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Is the Software Renaissance Ending? 171

An anonymous reader writes Writer and former software engineer Matt Gemmell adds his voice to the recent rumblings about writing code as a profession. Gemmell worries that the latest "software Renaissance," which was precipitated by the explosion of mobile devices, is drawing to a close. "Small shops are closing. Three-person companies are dropping back to sole proprietorships all over the place. Products are being acquired every week, usually just for their development teams, and then discarded. The implacable, crushing wheels of industry, slow to move because of their size, have at last arrived on the frontier. Our frontier, or at least yours now. I've relinquished my claim." He also pointed out the cumulative and intractable harm being done by software patents, walled-garden app stores, an increasingly crowded market, and race-to-the-bottom pricing. He says that while the available tools make it a fantastic time to develop software, actually being an independent developer may be less sustainable than ever.
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Is the Software Renaissance Ending?

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  • by jbolden ( 176878 ) on Tuesday July 15, 2014 @07:59PM (#47462717) Homepage

    There is a slew of missing applications for industry verticals where there is no race to the bottom. I don't see any evidence that the mobile world is even close to saturated. It may be that general audience horizontal applications aren't the best place for small teams but that isn't the end of the world. How many general purpose task managers and tower defense games do we need?

  • by Anonymous Coward on Tuesday July 15, 2014 @08:16PM (#47462815)

    The industry does not want independent software developers. The industry wants teams of full-time employees.

    Software suffers from the smartest cow problem (it only takes one cow to figure out how to open the gate in order for all the other cows to pass through). For example, once one company creates a really good word processor, we don't need ten more to compete with them. The result is total market dominance for the one who does it first (or markets it the best), and a tremendous incentive to lock their program up with patents to ensure that other companies can't just duplicate their work and compete with them.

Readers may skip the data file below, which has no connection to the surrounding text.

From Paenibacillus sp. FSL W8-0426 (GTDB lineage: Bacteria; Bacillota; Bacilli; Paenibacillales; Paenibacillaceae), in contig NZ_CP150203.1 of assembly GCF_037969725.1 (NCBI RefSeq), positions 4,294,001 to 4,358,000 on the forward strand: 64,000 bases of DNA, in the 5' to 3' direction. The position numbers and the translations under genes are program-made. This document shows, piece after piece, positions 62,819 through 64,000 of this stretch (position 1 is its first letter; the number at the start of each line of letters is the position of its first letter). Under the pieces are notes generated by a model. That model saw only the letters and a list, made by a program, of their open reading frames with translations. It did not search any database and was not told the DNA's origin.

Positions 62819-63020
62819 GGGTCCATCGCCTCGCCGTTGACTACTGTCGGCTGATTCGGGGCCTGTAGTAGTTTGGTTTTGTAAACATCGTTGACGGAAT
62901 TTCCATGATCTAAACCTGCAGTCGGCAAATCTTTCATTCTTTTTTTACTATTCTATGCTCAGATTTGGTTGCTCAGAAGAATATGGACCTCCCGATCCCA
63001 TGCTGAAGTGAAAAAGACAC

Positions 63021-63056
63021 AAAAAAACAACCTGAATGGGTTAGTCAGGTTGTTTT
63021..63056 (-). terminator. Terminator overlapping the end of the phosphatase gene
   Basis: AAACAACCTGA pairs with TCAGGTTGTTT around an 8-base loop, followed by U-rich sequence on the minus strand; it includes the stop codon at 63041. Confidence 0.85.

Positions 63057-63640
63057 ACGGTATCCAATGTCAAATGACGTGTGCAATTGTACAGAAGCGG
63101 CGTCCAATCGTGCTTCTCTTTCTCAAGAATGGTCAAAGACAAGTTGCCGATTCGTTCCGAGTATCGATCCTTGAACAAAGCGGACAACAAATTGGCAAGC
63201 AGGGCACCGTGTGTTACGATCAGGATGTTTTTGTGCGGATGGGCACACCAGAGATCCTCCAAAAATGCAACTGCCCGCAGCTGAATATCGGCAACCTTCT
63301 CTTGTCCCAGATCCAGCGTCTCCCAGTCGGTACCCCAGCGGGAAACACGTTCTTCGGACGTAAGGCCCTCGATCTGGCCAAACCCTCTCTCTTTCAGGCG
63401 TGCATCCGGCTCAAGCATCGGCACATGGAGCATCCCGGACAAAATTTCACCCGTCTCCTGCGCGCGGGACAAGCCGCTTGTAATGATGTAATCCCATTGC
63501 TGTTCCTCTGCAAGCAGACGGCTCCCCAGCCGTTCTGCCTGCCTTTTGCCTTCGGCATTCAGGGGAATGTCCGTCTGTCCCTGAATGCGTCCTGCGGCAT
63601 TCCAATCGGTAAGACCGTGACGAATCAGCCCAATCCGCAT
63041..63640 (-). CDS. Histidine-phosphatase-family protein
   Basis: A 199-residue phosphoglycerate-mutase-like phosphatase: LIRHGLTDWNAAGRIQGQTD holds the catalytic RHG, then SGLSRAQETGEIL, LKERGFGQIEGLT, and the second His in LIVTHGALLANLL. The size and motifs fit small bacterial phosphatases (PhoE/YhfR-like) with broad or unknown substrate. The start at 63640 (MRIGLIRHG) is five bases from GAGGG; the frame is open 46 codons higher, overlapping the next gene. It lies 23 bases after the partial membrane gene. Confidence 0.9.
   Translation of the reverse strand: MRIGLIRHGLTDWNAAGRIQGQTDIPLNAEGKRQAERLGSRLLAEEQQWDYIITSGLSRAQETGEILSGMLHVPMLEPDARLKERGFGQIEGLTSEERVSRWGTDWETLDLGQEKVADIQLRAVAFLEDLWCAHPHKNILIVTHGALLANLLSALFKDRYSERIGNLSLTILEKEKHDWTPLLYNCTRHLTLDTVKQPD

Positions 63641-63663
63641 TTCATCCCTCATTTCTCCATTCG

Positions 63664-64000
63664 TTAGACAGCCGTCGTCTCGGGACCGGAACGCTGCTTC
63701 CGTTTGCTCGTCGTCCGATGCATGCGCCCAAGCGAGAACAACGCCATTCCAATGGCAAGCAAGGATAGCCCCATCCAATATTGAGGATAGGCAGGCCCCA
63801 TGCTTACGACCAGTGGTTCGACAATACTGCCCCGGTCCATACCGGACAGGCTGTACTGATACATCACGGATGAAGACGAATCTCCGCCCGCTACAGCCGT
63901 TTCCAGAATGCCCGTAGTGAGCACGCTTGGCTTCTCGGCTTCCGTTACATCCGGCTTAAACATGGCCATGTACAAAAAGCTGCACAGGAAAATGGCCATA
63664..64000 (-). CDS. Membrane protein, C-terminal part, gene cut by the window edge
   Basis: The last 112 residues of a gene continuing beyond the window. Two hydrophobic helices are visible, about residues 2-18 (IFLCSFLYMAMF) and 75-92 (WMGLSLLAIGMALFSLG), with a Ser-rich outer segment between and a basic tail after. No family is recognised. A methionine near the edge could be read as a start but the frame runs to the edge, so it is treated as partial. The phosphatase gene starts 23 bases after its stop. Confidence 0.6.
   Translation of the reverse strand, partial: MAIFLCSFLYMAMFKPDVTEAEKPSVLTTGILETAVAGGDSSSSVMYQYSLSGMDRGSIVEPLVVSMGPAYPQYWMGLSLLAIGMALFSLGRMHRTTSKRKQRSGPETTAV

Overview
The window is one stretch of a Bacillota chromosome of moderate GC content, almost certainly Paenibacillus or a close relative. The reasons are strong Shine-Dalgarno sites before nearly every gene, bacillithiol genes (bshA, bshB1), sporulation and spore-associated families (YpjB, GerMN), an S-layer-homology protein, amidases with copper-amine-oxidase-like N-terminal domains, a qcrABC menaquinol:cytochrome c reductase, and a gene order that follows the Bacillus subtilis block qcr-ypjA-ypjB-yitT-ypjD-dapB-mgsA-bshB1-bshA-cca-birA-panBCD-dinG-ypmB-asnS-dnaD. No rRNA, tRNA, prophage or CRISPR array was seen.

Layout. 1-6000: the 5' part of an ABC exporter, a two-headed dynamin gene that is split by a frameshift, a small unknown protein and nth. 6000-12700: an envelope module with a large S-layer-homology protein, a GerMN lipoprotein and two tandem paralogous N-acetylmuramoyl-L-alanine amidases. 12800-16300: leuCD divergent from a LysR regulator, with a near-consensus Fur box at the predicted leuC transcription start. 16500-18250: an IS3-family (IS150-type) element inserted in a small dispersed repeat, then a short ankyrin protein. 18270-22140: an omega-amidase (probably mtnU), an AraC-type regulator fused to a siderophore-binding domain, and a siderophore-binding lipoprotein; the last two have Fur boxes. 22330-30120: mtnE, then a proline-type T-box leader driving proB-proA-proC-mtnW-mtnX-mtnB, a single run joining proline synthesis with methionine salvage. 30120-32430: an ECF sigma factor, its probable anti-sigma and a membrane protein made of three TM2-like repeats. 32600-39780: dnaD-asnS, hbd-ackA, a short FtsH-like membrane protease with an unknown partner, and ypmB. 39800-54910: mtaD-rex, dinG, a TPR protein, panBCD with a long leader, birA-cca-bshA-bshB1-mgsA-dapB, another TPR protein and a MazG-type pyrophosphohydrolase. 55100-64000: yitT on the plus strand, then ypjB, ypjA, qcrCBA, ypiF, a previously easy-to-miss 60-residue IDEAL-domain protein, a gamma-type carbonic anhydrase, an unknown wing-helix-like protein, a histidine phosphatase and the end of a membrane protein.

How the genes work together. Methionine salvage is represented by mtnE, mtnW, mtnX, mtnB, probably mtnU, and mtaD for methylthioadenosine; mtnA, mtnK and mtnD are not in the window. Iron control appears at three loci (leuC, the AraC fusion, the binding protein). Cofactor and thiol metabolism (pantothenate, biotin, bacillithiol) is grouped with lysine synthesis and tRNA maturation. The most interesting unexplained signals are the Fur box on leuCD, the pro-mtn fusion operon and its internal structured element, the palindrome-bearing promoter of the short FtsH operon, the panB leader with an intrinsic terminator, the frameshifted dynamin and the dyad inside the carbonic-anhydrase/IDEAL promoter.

All of this drives the industry to take the form of a few enormous major players with teams of (cheap) developers working for them, and a shared interest in keeping all independent developers (who could upset their market dominance) out of the industry.

  • Re:Walled garden? (Score:5, Interesting)

    by Anonymous Coward on Tuesday July 15, 2014 @08:41PM (#47462957)

    False. What's wrong here is that there is a slew of young developers out there who don't want a job they need to wear a tie to so they go out and try to catch the latest "wave" of the app world. What we end up with is a thousand versions of Tower Defense and only 3 make any real money. That's reasonable to me as 95% of most apps out there come off like the degree capper project that they are. This isn't mature software, this is slackers who want that lottery ticket but haven't considered making something original and worthwhile. We see this with every software wave and mobile apps is just the most recent version of this.

  • by adosch ( 1397357 ) on Tuesday July 15, 2014 @09:14PM (#47463135)
    I read Matt's blog posting and I do have to say it sounds like his underlying issue is less of a quandary with a code renaissance being over and more of the drowning complexy and exhaustion involved with today's changing technology world from a code slingers perspective. Reading his blurb touching on a few profound things I find myself doing more and more as I get older in the tech industry: enjoying the simplicity of hacking shell or automative code in a text editor without launching an IDE, still having algorithmic thought processes and approaches, documenting less and thinking more. It sounds like his interests have just shifted and probably for the better. There's tons of shit that I look at on my shelves: projects started, topics heavily bookmarked in myriad of O'reilly books, half-finished circuit design on breadboards, code lying around here or there. It's just that: what was important now isn't and you're trying to just simplify the black hole of tech that was once an intriguing and mind-blowing ordeal.
  • by Anonymous Coward on Tuesday July 15, 2014 @09:31PM (#47463221)

    No. The software industry wants offshore dev houses or bottom-of-the barrel H-1Bs that are bottom of the barrel cheap, and can crank out code at a level where constant patching of their early beta quality app can keep the griping and one star reviews to a dull roar.

    Want to know what sells... fix bugs or add features to already present stuff. For example, if some college student found and checked in a patch to OpenSSL, they likely would be hired somewhere.

    The problem is the illusion of wealth. Instead of trying to work on infrastructure which will get props on the CV, people want that instant gratification of purchases and IAP content from writing yet another fleshlight app.

    Another cow analogy, If you are on the beaten path, and there are cows around you, don't expect any fresh/sweet plants to nibble on. Jump the electric fence and find new territory. Yes, it might not be comfortable, but that is where the money is.

    I can name 10 apps that may not be profitable, but extremely useful:

    1: A GOOD pgp/gpg app. There are a lot of crappy ones, but none that have a consistant UI and take advantages of the phone itself to store secure data. iOS has protected files, and Android can use loopback mounts to secure data. No PGP/gpg app on either platform takes advantage of this for keyring security.

    2: A program like USB Disk Pro on iOS which allows one to move files between cloud servers, work as a USB drive when connected, use WebDAV if you are using the same wireless segment as another computer, and offer FTP, samba, and NFS access. Pretty much a Rosetta Stone of file transfer protocols that would allow one to move data to the phone, then off to some cloud provider, optionally encrypting it with sturdy encryption (ideally OpenPGP packets.)